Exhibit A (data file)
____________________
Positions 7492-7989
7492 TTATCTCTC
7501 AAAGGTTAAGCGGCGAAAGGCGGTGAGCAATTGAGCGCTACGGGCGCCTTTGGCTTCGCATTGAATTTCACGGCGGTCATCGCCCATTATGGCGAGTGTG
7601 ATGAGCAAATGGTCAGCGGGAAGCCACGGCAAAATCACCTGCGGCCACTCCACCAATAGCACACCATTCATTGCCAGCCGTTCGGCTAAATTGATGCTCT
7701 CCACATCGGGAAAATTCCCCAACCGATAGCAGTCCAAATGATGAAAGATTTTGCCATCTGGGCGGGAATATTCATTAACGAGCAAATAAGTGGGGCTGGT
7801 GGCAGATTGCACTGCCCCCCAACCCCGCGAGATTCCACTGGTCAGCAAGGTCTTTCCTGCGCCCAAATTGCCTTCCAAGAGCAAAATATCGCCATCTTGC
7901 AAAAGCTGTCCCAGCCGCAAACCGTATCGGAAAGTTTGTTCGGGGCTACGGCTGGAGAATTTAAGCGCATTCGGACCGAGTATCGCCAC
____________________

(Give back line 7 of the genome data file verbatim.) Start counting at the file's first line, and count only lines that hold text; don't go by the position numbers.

7901 AAAAGCTGTCCCAGCCGCAAACCGTATCGGAAAGTTTGTTCGGGGCTACGGCTGGAGAATTTAAGCGCATTCGGACCGAGTATCGCCAC